The actual data on daily COVID deaths do not show this, however. The graphic below illustrates this using data from the COVID Tracking Project. Even though Michigan’s neighboring states had different COVID policies and restrictions, Michigan had a similar death rate. Had Gov. Whitmer’s orders had as large of an effect as the U-M analysis claims, the state should have performed significantly better than these neighboring states. We didn’t — our daily death rate tracked closely with Indiana and nearly always exceeded Ohio’s.
There are more reasons to doubt the analysis’s assumption that Gov. Whitmer’s actions were solely responsible for the decrease in positive cases tracked by the state over this period. For example, state data provided by U-M show that the trend in daily new cases in Michigan started to decline before the “the pause” went into effect on Nov. 18. The seven-day average of new daily cases peaked on Nov. 14 and has fallen and remained below that level ever since.
Something other than “the pause” must explain this. This leaves open the possibility that cases would have continued to fall even without interventions. The U-M analysis is left claiming that cases fell at a faster rate than the downward pace they were already on.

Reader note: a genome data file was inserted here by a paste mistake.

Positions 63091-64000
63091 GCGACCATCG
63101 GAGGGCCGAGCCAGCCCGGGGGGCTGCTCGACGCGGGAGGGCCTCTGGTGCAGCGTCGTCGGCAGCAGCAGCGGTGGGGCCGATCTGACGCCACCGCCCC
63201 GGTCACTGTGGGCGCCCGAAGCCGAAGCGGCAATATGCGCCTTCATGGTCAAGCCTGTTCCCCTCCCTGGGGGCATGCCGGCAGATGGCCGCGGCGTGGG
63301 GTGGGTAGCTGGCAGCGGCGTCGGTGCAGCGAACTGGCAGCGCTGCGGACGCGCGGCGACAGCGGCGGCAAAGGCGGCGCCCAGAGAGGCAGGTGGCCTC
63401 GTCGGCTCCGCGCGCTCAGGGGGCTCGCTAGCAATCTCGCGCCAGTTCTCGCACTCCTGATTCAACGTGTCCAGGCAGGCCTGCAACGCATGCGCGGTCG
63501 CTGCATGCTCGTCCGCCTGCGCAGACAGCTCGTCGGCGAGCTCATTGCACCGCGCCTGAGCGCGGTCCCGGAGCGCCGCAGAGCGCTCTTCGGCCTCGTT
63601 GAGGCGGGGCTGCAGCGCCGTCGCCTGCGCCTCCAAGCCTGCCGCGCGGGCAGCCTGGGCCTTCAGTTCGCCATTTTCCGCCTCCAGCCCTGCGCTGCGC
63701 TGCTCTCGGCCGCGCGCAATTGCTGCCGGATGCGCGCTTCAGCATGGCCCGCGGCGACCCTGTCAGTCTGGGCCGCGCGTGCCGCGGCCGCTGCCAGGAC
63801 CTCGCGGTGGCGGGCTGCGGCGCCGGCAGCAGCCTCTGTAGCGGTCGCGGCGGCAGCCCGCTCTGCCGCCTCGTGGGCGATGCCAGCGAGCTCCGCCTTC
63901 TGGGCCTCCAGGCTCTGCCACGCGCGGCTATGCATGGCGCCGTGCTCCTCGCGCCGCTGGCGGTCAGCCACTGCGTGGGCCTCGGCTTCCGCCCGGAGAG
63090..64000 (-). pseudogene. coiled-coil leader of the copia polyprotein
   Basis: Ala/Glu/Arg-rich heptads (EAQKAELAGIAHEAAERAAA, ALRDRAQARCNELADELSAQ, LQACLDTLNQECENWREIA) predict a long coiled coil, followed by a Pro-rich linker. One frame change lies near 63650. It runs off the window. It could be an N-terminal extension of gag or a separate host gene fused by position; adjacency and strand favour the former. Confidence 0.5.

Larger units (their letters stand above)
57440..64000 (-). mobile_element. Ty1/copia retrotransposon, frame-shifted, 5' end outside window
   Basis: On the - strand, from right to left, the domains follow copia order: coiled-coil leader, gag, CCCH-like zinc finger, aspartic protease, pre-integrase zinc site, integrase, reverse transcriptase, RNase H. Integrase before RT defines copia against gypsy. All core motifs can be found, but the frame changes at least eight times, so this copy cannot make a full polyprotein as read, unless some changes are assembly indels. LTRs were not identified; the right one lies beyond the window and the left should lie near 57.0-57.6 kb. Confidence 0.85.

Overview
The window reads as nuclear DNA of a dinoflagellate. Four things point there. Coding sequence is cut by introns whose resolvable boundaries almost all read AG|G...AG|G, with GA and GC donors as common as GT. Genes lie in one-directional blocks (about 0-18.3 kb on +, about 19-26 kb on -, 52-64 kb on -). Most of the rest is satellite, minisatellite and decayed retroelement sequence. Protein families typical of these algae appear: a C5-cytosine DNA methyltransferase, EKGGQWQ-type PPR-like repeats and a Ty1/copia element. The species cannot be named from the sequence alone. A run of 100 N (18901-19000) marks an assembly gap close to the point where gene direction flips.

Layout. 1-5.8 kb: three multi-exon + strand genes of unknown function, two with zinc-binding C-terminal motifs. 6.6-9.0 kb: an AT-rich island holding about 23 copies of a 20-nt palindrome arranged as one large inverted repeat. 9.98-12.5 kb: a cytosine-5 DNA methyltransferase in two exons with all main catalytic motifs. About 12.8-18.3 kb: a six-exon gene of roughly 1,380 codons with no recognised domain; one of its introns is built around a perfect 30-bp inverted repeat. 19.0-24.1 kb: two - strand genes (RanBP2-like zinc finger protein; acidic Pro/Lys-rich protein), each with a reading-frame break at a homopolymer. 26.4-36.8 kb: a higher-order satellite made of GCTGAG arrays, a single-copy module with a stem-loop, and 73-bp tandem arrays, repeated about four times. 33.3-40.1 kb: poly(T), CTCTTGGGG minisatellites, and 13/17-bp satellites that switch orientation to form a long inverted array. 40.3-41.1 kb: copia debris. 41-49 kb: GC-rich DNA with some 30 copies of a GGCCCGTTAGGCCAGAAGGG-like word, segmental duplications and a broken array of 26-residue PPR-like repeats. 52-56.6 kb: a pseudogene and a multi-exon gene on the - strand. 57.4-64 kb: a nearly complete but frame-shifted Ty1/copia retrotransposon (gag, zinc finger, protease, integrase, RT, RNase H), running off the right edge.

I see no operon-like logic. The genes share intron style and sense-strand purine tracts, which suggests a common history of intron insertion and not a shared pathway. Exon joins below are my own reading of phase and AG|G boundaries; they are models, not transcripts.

Another factor that probably led to fewer positive cases being reported, which the analysis does not appear to have considered, is the significant drop in testing over the period. According to state data provided by U-M, Michigan was administering over 60,000 tests per day when “the pause” went into effect on Nov. 18. That number started to fall around Thanksgiving and steadily decreased until the new year, when the state was only conducting about 33,000 tests per day. That’s a 45% decrease.
Administering fewer tests typically means fewer known cases, and this could explain a lot of the decline in positive cases since “the pause” began. Data from the COVID Tracking Project shows that testing volumes and the number of cases track closely with each other. The decline in cases in Michigan from the end of November to the end of December closely tracks the decline in testing, as Graphic 2 illustrates.
Another problem with U-M's simulation model is that it treats “the pause” as a singular, consistent policy. It wasn’t. Gov. Whitmer and Robert Gordon, former director of the state health department, regularly tweaked the policy and gradually allowed certain activities to resume over the period the U-M study analyzes. There were really three different "pauses,” one from Nov. 18 to Dec. 8, another from Dec. 9 to Dec. 20 and a third from Dec. 21 to Jan. 15.